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 Healing 401E dial replacement?
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 Return to top of page · Post #: 1 · Written at 10:35:52 PM on 26 December 2009.
Leeinv66's Gravatar
 Location: Launceston, TAS
 Member since 30 August 2009
 Member #: 538
 Postcount: 27

I have just finished the electrical repairs on my latest project, a very sad Healing 401E. Who would have thought a four tube set could have been such a bear to repair, but that's another storySmile I am about to start on the case, which is going to be another challenge as it is cracked and chipped in several places. Any way, the dial glass is ok, but most of the print has worn of it. Can anyone tell me if there is anyone that does reproduction transfers of complete dial glasses for Australian sets? Please see image attaches.

Image Link

Thanks!
Peter


 
 Return to top of page · Post #: 2 · Written at 8:33:26 AM on 27 December 2009.
Brad's avatar
 Administrator
 Location: Greenwich, NSW
 Member since 15 November 2005
 Member #: 1
 Postcount: 6585

I have a Healing with pretty much the same problem though not as bad. I think this problem is widespread for Healing and a few other manufacturers such as Kriesler and AWV (valves) as they used a chalky substance to mark dial glasses and valves with instead of the enamel used by other manufacturers.

Once you go to clean them, which is more or less necessary after 50+ years, the stuff just rubs off and often before the dust and grime.

For someone offering replacement glasses it'd be easy enough to make some rubber stamps with the station call signs and the healing logo but what does one use for the ink? Does anyone know the recipe for the enamel used by some manufacturers?

I know how to cut glass but I get the idea that is the easy part. Wink All the markings that are unique to each dial glass is something else. In the meantime my guess is that we just have to rely on spare parts that have been handled with care.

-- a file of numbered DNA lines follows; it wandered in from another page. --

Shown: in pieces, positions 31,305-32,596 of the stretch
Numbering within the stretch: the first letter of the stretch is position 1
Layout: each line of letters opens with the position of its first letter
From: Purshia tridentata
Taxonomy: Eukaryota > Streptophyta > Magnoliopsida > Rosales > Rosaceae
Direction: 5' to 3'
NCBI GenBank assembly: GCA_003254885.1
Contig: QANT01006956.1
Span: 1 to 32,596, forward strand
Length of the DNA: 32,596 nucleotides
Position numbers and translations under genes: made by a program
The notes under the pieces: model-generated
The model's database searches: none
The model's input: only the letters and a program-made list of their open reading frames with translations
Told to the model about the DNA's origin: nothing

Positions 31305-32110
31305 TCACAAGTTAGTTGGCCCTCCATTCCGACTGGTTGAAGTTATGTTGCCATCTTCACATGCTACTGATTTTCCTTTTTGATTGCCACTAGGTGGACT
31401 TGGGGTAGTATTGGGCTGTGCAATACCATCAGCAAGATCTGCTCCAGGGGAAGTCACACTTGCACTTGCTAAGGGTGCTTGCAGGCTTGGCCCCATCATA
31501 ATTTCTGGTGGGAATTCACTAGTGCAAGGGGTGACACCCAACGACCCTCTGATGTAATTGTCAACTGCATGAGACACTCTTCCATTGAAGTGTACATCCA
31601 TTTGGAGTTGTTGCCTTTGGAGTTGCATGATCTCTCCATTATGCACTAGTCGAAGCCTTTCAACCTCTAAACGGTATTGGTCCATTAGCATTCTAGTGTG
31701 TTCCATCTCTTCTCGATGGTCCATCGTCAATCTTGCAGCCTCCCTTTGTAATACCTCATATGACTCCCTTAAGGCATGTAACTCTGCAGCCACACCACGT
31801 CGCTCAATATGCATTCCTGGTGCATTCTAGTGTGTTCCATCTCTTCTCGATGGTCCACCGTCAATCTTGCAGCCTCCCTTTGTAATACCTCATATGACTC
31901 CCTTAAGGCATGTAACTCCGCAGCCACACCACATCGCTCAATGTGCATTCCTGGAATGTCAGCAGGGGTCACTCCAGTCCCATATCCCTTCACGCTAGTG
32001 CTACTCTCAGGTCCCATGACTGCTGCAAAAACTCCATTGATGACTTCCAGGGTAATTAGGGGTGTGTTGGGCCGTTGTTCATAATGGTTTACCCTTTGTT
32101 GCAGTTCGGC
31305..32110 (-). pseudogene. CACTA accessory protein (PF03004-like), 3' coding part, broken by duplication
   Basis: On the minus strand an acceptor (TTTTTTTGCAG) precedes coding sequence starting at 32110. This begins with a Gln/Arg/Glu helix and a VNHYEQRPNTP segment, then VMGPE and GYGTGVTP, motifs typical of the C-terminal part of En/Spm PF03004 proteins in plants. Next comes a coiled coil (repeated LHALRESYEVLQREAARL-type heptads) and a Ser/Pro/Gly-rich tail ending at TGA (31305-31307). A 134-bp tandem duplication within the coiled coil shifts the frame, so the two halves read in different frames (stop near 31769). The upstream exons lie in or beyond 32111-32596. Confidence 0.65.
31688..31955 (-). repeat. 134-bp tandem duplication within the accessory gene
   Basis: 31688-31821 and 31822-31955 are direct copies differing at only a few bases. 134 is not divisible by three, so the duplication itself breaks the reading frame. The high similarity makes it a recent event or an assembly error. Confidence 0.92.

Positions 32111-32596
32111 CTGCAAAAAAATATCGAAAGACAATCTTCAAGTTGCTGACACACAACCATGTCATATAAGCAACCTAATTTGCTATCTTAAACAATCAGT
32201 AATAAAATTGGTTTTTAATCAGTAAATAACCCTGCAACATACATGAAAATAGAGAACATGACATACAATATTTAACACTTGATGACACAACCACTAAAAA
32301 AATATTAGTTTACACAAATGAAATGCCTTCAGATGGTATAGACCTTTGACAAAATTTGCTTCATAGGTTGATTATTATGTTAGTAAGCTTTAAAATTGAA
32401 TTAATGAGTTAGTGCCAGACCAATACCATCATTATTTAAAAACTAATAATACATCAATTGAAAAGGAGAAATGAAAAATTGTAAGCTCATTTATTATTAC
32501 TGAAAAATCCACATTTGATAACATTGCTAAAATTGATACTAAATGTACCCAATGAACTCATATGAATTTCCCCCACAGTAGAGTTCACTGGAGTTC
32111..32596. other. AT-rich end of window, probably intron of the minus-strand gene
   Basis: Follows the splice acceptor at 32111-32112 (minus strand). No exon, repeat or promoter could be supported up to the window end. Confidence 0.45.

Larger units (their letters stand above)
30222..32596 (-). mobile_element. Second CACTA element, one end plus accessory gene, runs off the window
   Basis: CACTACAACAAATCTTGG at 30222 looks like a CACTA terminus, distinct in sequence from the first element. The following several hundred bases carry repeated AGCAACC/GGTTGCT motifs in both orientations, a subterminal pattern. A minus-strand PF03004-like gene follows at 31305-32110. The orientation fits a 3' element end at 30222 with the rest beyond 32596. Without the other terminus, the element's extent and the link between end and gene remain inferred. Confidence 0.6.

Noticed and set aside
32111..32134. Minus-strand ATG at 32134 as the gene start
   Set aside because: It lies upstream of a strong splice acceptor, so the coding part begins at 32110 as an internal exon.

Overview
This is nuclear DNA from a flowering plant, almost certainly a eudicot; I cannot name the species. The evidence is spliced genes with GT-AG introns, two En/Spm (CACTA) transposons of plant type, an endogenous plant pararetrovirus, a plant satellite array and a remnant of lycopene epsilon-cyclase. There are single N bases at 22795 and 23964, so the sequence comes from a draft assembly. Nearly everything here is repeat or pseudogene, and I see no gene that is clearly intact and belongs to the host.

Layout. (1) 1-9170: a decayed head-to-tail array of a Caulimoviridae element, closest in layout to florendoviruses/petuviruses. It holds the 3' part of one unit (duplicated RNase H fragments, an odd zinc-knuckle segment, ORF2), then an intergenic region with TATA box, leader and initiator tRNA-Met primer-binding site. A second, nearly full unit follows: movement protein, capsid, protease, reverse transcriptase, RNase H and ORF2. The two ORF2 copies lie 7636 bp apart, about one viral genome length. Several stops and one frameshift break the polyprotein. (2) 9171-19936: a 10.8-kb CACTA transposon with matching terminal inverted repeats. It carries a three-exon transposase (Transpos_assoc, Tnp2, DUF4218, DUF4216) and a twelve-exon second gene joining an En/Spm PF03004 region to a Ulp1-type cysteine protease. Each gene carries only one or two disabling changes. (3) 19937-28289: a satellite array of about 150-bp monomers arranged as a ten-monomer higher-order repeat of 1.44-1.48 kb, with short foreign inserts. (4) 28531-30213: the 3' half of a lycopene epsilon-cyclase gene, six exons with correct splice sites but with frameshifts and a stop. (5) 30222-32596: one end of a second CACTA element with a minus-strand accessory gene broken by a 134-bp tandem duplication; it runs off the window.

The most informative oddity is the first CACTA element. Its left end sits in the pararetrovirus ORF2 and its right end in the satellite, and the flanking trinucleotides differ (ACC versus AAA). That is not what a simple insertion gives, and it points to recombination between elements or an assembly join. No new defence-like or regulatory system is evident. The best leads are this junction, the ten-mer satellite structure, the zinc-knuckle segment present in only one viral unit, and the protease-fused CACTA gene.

‾‾‾‾‾‾‾‾‾‾‾‾‾‾‾‾‾‾‾‾‾‾‾‾‾‾‾‾‾‾‾‾‾‾‾‾‾‾‾‾‾‾‾‾‾‾‾‾‾‾‾‾‾‾‾‾‾‾‾‾‾‾‾‾‾‾‾‾
A valve a day keeps the transistor away...

 
 Return to top of page · Post #: 3 · Written at 5:43:38 PM on 27 December 2009.
Leeinv66's Gravatar
 Location: Launceston, TAS
 Member since 30 August 2009
 Member #: 538
 Postcount: 27

Thanks Brad! I might try and make a transfer. That is if I can find a good close up picture of a good dial. This is one area the Yanks have it over us. You can by many repro radio dials over there.


 
 Return to top of page · Post #: 4 · Written at 10:10:22 PM on 27 December 2009.
Gfr53's Gravatar
 Location: Harston, VIC
 Member since 28 February 2009
 Member #: 442
 Postcount: 145

Hi Peter,

There are a number of members of the HRSA which offer repro dial scales for a number of brands/models. Let me know your email address and I'll forward their adds.

Cheers, Graham...


 
 Return to top of page · Post #: 5 · Written at 10:16:18 PM on 27 December 2009.
Dial Cover Guy's Gravatar
 Location: Armidale, NSW
 Member since 20 December 2009
 Member #: 589
 Postcount: 71

Not sure if this helps but...

I had a friend scan an image of the dial for me as it was cracked all the way through and wanted to preserve the dial incase it all went horribly wrong.

He then recreated the dial by tracing the scanned image using certain software I'm not sure of but not really important.

He was then able to print the recreated dial image onto a decal in reverse so as when you apply the decal to the new glass it's adhesive side is on the back of the piece of new glass. Just think about how the image is on a normal sticker and you will see why it has to be reversed.